Truly Reveling in Retirement

Retirement isn’t for everyone. As my favorite opinion writer Anna Quindlen has said, and I’m paraphrasing, “Retirement is unemployment preceded by a party.” That’s essentially true, of course, but it’s what you do with that kind of unemployment that matters. I’m not pushing either continuing to work or going into retirement. All I can do is share that I am now three years into this retirement and, so far, I love it!

thumb_img_1115_1024-2It can be a controversial and scary, even traumatic, proposition especially for us in the baby boom generation.  It seems to me that previous generations took leaving their jobs as a rite of passage. At a certain age, they would step aside and leave their work and move on to a different kind of life – whatever that may be. But when it comes to our careers, many of us in the boomer group just don’t want to leave even with the next generation banging on the door: The Gen X-ers want promotions, they have kids heading to college, they have mortgages, they have smarts and ambitions and dreams that we once had for our working futures, and are now screaming, “Hey, when’s it going to be my turn?”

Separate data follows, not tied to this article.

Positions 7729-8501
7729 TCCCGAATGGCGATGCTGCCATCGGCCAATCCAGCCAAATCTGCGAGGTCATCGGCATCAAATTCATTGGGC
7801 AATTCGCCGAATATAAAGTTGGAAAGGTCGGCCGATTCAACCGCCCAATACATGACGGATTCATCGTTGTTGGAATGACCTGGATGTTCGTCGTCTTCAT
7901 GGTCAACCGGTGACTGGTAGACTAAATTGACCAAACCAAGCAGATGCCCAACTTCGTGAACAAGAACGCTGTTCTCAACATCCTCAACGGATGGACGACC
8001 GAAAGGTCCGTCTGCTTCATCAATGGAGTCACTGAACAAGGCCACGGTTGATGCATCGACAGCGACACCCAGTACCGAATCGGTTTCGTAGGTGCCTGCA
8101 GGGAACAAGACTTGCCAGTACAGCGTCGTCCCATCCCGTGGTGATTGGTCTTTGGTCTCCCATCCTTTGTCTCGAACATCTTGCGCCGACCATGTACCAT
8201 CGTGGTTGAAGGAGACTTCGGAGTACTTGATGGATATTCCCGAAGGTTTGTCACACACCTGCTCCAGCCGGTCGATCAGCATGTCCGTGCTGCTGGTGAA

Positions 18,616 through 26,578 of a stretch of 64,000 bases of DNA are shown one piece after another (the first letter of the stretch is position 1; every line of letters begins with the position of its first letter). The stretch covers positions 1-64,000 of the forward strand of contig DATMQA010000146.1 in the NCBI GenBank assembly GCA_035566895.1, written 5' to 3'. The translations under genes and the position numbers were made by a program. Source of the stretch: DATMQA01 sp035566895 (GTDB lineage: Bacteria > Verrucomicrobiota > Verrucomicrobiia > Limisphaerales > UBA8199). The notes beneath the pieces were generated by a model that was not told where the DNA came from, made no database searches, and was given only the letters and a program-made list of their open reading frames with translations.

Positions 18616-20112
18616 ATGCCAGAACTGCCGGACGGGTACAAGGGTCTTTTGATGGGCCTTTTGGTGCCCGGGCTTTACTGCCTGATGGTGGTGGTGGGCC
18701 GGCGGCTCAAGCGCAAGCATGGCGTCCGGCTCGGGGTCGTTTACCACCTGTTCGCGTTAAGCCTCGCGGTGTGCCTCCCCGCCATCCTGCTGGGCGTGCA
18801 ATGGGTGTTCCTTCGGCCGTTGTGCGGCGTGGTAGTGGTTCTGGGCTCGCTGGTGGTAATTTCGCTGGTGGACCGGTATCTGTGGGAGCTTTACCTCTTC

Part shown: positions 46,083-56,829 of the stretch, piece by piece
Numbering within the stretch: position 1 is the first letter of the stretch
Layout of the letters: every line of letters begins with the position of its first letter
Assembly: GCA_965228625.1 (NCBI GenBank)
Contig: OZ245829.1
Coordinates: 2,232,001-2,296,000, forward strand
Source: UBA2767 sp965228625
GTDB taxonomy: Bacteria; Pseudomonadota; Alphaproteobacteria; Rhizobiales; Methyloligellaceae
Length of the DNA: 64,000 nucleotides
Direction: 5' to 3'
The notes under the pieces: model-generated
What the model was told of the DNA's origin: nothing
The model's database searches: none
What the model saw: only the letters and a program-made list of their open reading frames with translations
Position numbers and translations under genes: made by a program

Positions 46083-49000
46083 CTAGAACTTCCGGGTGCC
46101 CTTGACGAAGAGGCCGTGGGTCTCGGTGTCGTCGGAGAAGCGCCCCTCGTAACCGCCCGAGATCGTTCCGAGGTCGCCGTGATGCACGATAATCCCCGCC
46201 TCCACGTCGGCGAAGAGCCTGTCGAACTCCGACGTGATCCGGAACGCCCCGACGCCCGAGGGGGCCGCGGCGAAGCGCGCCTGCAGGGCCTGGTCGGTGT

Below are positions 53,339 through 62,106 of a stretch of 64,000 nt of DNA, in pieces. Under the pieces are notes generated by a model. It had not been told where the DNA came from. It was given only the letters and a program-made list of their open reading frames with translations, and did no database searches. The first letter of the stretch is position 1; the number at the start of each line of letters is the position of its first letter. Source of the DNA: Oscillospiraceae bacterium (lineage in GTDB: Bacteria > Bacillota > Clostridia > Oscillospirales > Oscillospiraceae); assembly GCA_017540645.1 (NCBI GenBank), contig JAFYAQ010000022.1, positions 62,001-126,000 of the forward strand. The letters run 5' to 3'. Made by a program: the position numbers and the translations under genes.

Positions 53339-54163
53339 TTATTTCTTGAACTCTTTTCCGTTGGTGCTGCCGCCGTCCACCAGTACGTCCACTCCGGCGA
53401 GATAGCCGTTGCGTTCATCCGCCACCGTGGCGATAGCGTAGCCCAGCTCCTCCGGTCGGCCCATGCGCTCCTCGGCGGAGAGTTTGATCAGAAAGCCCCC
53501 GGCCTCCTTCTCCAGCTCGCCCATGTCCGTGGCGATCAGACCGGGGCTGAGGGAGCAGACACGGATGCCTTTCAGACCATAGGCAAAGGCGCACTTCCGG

The world is ripe with industries full of experts only too happy to advise us for a fee on the nagging questions, both behavioral and financial, we deal with before the jumping off point. When should I retire? Should I ever retire? What will I do with my time? Will I be bored? Will I miss my friends? How will my identity change? Shall I start another career? What if there’s no “me” there without a job title? And the ever-popular, how will I know I have enough money to retire? Important questions all.

As I’m starting this blog I want you to know that I can’t attempt to answer any of these questions for you. I’ll happily leave that to you, along with your various paid experts and well-meaning friends, to decide. But even with the publicity that Baby Boomers either can’t or won’t leave our jobs, reports are that we now retire at an ever-increasing rate of about 10,000 per day, according to the Census Bureau. So, don’t worry, I can attest, there are a lot of us out here to play with!